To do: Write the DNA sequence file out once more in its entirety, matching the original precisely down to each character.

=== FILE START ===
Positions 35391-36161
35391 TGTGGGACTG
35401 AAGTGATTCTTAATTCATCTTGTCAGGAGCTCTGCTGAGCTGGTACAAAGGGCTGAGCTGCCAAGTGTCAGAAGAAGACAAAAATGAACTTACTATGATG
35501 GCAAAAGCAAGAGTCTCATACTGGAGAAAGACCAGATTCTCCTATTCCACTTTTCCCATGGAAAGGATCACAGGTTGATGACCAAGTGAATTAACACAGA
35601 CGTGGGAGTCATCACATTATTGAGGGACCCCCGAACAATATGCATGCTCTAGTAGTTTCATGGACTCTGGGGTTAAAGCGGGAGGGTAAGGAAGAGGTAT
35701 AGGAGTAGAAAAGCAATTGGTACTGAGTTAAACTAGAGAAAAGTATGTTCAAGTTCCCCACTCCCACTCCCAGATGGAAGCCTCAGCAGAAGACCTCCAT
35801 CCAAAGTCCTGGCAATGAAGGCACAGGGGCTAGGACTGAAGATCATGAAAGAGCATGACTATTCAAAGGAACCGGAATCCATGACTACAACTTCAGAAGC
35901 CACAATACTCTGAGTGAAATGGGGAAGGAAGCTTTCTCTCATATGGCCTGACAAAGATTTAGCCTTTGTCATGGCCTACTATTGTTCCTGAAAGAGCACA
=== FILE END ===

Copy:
Positions 35391-36161
35391 TGTGGGACTG
35401 AAGTGATTCTTAATTCATCTTGTCAGGAGCTCTGCTGAGCTGGTACAAAGGGCTGAGCTGCCAAGTGTCAGAAGAAGACAAAAATGAACTTACTATGATG
35501 GCAAAAGCAAGAGTCTCATACTGGAGAAAGACCAGATTCTCCTATTCCACTTTTCCCATGGAAAGGATCACAGGTTGATGACCAAGTGAATTAACACAGA
35601 CGTGGGAGTCATCACATTATTGAGGGACCCCCGAACAATATGCATGCTCTAGTAGTTTCATGGACTCTGGGGTTAAAGCGGGAGGGTAAGGAAGAGGTAT
35701 AGGAGTAGAAAAGCAATTGGTACTGAGTTAAACTAGAGAAAAGTATGTTCAAGTTCCCCACTCCCACTCCCAGATGGAAGCCTCAGCAGAAGACCTCCAT
35801 CCAAAGTCCTGGCAATGAAGGCACAGGGGCTAGGACTGAAGATCATGAAAGAGCATGACTATTCAAAGGAACCGGAATCCATGACTACAACTTCAGAAGC
35901 CACAATACTCTGAGTGAAATGGGGAAGGAAGCTTTCTCTCATATGGCCTGACAAAGATTTAGCCTTTGTCATGGCCTACTATTGTTCCTGAAAGAGCACA